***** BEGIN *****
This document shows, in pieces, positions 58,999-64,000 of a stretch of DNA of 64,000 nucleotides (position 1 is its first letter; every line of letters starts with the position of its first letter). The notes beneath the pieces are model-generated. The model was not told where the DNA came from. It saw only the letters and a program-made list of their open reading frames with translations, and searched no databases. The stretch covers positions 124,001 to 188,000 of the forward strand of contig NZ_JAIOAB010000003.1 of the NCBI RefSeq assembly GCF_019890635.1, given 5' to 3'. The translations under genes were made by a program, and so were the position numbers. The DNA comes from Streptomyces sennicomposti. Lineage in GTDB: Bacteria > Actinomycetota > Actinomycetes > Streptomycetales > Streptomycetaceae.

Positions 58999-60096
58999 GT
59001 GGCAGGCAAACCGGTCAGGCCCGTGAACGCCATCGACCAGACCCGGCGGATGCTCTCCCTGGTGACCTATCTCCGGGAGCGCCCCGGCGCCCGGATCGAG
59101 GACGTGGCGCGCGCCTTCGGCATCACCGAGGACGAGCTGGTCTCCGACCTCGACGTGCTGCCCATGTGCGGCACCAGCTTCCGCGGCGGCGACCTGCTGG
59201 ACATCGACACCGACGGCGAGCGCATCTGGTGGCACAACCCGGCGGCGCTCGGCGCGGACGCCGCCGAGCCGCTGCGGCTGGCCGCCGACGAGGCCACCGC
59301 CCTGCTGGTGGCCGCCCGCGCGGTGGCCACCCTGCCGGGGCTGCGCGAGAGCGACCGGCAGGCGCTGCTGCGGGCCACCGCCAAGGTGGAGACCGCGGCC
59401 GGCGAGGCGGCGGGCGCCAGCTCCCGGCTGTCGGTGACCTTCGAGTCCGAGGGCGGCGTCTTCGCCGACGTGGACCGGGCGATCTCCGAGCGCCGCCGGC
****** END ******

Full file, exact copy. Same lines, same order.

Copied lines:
This document shows, in pieces, positions 58,999-64,000 of a stretch of DNA of 64,000 nucleotides (position 1 is its first letter; every line of letters starts with the position of its first letter). The notes beneath the pieces are model-generated. The model was not told where the DNA came from. It saw only the letters and a program-made list of their open reading frames with translations, and searched no databases. The stretch covers positions 124,001 to 188,000 of the forward strand of contig NZ_JAIOAB010000003.1 of the NCBI RefSeq assembly GCF_019890635.1, given 5' to 3'. The translations under genes were made by a program, and so were the position numbers. The DNA comes from Streptomyces sennicomposti. Lineage in GTDB: Bacteria > Actinomycetota > Actinomycetes > Streptomycetales > Streptomycetaceae.

Positions 58999-60096
58999 GT
59001 GGCAGGCAAACCGGTCAGGCCCGTGAACGCCATCGACCAGACCCGGCGGATGCTCTCCCTGGTGACCTATCTCCGGGAGCGCCCCGGCGCCCGGATCGAG
59101 GACGTGGCGCGCGCCTTCGGCATCACCGAGGACGAGCTGGTCTCCGACCTCGACGTGCTGCCCATGTGCGGCACCAGCTTCCGCGGCGGCGACCTGCTGG
59201 ACATCGACACCGACGGCGAGCGCATCTGGTGGCACAACCCGGCGGCGCTCGGCGCGGACGCCGCCGAGCCGCTGCGGCTGGCCGCCGACGAGGCCACCGC
59301 CCTGCTGGTGGCCGCCCGCGCGGTGGCCACCCTGCCGGGGCTGCGCGAGAGCGACCGGCAGGCGCTGCTGCGGGCCACCGCCAAGGTGGAGACCGCGGCC
59401 GGCGAGGCGGCGGGCGCCAGCTCCCGGCTGTCGGTGACCTTCGAGTCCGAGGGCGGCGTCTTCGCCGACGTGGACCGGGCGATCTCCGAGCGCCGCCGGC